With hopes to win a second-straight NASCAR Cup Series championship scuttled by a poor finish at Charlotte two-plus weeks ago, Kyle Busch still had something to race for in the final races of 2020 -- prolonging his streak of consecutive seasons with a race win.
On Wednesday evening, Busch secured his goal as he won the thrice weather-delayed Autotrader EchoPark Automotive 500 at Texas Motor Speedway in Fort Worth.
"It's been a really long time," Busch said as he hoisted the checkered flag and performed his signature victory bow.
It was the Las Vegas native's 57th career win and marked the 16th straight season in which he has won at least one race.
So, a big win?
"They all mean a lot," Busch said of the significance of the Wednesday victory. "This one means a lot just to keep the 16 going, obviously. We're out of the playoffs, there's nothing to shoot for. We don't ever give up."
Busch got the win by saving fuel -- lots of fuel -- on his final stint and by holding off Joe Gibbs Racing teammate and Playoff contender Martin Truex Jr.
"It ran out (of fuel) coming in here to do a burnout so I had enough left to do a little bit of a burnout but I don't know if I'll have enough to get it back" to the garages," he said.
I was nervous the whole last run. But I've been in this position so many times. The three last laps, though, that was like winning the championship, that's how nervous it was."
For Truex, his second-place finish put him in a tough spot as he now, basically, needs to win next weekend at Martinsville in order to advance to the title-granting Championship 4 race in Phoenix in two weeks.
"We knew he was close," said Truex, who heads to Martinsville 36 points behind the cutdown line. "The only thing we could do at that point, which we did all day anyway, was just run flat out.
"At this time of the year, second's great but it's not good enough. I'm just excited about Martinsville (next Sunday). I know we can win there, we've showed that in the past."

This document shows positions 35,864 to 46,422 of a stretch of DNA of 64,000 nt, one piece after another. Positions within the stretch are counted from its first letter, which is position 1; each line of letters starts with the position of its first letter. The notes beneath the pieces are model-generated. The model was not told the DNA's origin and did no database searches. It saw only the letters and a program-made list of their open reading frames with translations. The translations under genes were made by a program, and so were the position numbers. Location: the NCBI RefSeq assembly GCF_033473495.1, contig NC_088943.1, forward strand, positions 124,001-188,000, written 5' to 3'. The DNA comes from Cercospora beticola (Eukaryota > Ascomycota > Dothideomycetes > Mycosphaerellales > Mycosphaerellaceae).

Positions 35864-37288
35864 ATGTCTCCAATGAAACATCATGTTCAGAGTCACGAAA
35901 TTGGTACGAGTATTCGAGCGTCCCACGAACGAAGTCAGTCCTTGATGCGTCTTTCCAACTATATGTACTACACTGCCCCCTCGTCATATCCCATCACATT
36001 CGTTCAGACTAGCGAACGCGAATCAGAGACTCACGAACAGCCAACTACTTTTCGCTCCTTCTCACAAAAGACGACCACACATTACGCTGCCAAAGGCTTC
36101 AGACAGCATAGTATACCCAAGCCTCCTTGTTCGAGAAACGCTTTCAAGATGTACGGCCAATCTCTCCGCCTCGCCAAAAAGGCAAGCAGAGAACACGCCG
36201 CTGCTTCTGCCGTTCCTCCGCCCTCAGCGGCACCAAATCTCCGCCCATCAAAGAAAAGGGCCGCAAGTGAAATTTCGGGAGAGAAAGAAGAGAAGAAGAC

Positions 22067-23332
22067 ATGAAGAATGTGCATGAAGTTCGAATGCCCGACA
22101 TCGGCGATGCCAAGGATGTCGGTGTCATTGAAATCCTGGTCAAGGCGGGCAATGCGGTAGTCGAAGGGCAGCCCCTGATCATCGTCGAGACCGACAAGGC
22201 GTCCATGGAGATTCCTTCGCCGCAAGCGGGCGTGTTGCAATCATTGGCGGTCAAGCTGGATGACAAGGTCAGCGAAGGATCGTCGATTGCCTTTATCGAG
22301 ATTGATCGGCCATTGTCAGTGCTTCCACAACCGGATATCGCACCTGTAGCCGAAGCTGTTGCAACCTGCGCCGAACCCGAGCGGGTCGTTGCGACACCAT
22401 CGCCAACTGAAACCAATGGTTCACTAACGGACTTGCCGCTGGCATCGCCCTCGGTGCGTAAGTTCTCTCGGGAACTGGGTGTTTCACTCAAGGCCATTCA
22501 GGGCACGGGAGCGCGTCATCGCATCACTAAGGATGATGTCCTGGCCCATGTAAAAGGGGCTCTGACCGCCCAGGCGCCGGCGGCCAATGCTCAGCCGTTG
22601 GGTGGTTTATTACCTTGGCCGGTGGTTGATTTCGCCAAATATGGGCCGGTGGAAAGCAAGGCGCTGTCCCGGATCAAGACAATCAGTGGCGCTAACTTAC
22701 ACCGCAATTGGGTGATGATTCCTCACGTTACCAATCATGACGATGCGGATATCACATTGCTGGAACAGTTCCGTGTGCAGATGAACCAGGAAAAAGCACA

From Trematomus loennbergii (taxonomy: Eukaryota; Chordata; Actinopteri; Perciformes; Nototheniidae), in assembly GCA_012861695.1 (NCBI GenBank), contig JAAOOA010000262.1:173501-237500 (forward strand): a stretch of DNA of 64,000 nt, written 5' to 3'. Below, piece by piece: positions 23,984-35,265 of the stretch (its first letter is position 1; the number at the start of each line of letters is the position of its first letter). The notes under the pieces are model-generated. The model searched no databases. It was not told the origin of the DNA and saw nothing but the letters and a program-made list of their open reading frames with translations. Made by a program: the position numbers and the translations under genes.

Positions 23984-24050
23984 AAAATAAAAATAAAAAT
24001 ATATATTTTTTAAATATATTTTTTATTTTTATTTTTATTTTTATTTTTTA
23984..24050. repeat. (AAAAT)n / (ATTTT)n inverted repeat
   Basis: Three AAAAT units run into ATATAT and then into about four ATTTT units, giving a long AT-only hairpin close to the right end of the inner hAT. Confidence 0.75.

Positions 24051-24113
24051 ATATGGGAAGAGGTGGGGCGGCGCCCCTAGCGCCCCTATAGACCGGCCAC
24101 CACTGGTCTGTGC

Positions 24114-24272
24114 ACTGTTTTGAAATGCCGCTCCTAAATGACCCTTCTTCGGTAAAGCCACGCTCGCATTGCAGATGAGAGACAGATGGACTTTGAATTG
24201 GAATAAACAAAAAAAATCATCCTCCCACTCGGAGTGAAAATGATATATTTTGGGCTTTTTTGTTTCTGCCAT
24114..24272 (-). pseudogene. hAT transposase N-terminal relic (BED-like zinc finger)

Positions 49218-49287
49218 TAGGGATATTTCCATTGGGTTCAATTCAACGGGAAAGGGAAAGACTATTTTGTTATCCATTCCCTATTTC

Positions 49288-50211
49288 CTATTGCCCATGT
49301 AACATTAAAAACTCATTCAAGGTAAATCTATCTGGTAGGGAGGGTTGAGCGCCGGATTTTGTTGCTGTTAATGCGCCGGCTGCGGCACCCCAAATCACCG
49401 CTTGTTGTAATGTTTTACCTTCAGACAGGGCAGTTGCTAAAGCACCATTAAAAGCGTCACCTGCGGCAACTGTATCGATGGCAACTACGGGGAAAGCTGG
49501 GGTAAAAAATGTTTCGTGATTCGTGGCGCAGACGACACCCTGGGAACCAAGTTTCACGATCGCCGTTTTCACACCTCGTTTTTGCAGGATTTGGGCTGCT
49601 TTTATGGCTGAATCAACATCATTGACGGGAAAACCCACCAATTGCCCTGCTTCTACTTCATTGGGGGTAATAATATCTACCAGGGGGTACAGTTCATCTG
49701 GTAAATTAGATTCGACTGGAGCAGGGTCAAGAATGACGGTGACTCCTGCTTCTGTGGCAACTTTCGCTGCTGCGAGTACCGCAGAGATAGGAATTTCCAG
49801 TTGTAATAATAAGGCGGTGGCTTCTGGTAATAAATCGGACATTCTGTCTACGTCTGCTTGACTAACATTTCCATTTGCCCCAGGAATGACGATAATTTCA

Christopher Bell, who will join Busch and Truex at Gibbs next season, finished third.
Ryan Blaney of Team Penske finished fourth while Playoffs driver Alex Bowman of Hendrick Motorsports was fifth.
Two Playoffs drivers -- Brad Keselowski and Kurt Busch -- were the next two drivers to cross the finish line.
The race at Texas began Sunday on schedule. But with just 52 of 334 laps being completed, mist and drizzle forced the event to be red-flagged. Rain and mist subsequently ended attempts on Monday and Tuesday to continue the race.
Officials rescheduled the race for a third time when they announced a 3 p.m. ET restart for Wednesday. But track drying remained a problem and the actual start time was pushed back to just past 5 p.m.
The race restarted with Clint Bowyer in the lead.
It also started with Cup's winningest driver in 2020 and Playoffs contender Kevin Harvick -- who has nine victories -- in trouble. The Stewart-Haas driver slapped the wall 29 laps into the race and had to pit for repairs. He was leading when he hit the wall.
When the race went from red to yellow before the restart on Wednesday, Harvick was kept in the pits when the rest of the field took to the track so his crew could work on the right-side damage on his car. Apparently they did a good job as Harvick's car was soon making its way forward in the field. It wasn't long before he was running in the top 10.
However, while running seventh on Lap 176, Harvick headed to the pits with a vibration. Once back on the track he was never competitive again. He ended up 16th but still in good shape in points heading to Martinsville next weekend.
--Field Level Media